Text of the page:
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BAU Metrics

Planned vs un-planned work

Basic

difficulty

Stage 2

Agile IQ® Level

Metrics

Reporting

Introduction

When working with service delivery, many teams work feels like it’s just unplannable. When moving to agile ways of working, some simple metrics will provide you with insights into what is truly planable and what isn’t.

Actions to Try

Start collecting the following data over a few 2-3 Sprints. The data is key to understanding the nature of your team’s work.

In Sprint Planning

  • Count how many items you’re taking into the Sprint.

Throughput the Sprint

  • Ensure you capture the items that are unplanned work you’re taking in.

At Retrospective

  • Count how many items made it to Done.
  • Count the number of items that were taken into the Sprint that didn’t make it to Done.
  • Count the number of items that the team took on that were urgent and unplanned requests from stakeholders, including things like: help desk requests, bugs, rework, when stakeholders demand an urgent change (including managers).

In the Retrospective

The Retrospective is a key event to use to:

  • Collect data – Bring it all the data that you’ve been capturing to the Retrospective. Make sure its in a digestable format so you can share it with the rest of the team.
  • Generate insights – What does the data tell you? Has unplanned work increased, is it stable over time, does it represent more than 1/2 your work, does come from particular sources (if so, where)?
  • Create actions – What are you going to do now that the root cause of the unplanned work has been made transparent? Create actions as an hypothesis and reflect on what has happened at the next Retrospective.
work data over sprints

Examine Planned vs Unplanned

  • What is the proportion of planned versus unplanned items that achieve Done in the Sprint?
  • Are you spending time planning work only to have the plan thrown out due to urgent work requests?
  • Should you take on less planned work each Sprint to give you breathing room to deliver unplanned work?
  • What can you do to turn urgent work into planned work for a specific Sprint?

How much planned work gets to Done vs not Done?

  • How much of the corporate projects you’ve committed to are getting done?
  • Why is work not getting to Done? Is it because urgent work is ‘overriding’ where the team focuses?
  • If planned work doesn’t get to Done, how does that impact your relationships with stakeholders and customers?
  • What happens to your forecasts and commitments when planned work doesn’t get to Done?
Above: % work not done over time

Is urgent unplanned work avoidable?

Ultimately, getting down to the root cause of why there is urgent, unplanned work is important to delivering value each Sprint. This is because plannable work has been prioritised by the Product Owner. Unplanned work removes the team’s focus from delivering that value.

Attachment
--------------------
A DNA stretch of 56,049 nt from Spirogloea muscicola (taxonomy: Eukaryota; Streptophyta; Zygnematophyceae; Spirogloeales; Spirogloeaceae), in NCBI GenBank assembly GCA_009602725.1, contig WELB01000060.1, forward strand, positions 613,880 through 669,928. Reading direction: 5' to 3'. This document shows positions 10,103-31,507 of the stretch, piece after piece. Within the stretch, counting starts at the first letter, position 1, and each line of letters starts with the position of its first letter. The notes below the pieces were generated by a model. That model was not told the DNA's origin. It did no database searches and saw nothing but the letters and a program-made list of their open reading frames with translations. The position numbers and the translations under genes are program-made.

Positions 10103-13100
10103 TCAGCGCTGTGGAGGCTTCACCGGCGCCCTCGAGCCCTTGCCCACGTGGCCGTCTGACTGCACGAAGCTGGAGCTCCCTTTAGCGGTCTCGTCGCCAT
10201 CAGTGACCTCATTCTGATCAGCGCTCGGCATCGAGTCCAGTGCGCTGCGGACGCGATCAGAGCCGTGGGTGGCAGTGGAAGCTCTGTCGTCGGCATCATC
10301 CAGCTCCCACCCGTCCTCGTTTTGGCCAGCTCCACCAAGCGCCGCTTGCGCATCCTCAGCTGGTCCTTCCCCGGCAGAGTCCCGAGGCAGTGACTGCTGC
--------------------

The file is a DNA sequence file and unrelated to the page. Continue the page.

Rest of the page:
The main reasons that unplanned work hits teams:

  • Product health is low due to technical debt and quality issues. Technical debt, rework, quality issues should all be transparent in the Product Backlog.
  • Stakeholders push their priorities over organisational priorities, resulting in lower value being delivered. 
  • Missing relationships with stakeholders – they don’t bother involving you in their plans so they leave you til the last minute.

Do you feel you’re being reactive instead of proactive?

Many agile teams that work in service delivery, such as social media, design, finance and HR, find themselves reacting to customer’s urgent requests. This results in work of known value (plannable work) being put aside and the team constantly switching contexts to deliver.

To reduce being reactive requires improved relationships with stakeholders so they don’t leave engaging your team until the last minute:

  • Coach stakeholders on how to engage better with your agile team. This is a key area of a Scrum Master’s responsibilities.
  • Invite stakeholders to Sprint Review to see the work you’ve done and to provide feedback. This will help them understand your work cycles and provide them with opportunities to engage formally in making requests that can go into the next Sprint.
  • Product Owners should actively build relationships with stakeholders that continuously bombard the team with urgent requests. Importantly, work toward ‘booking’ their work into future Sprints.
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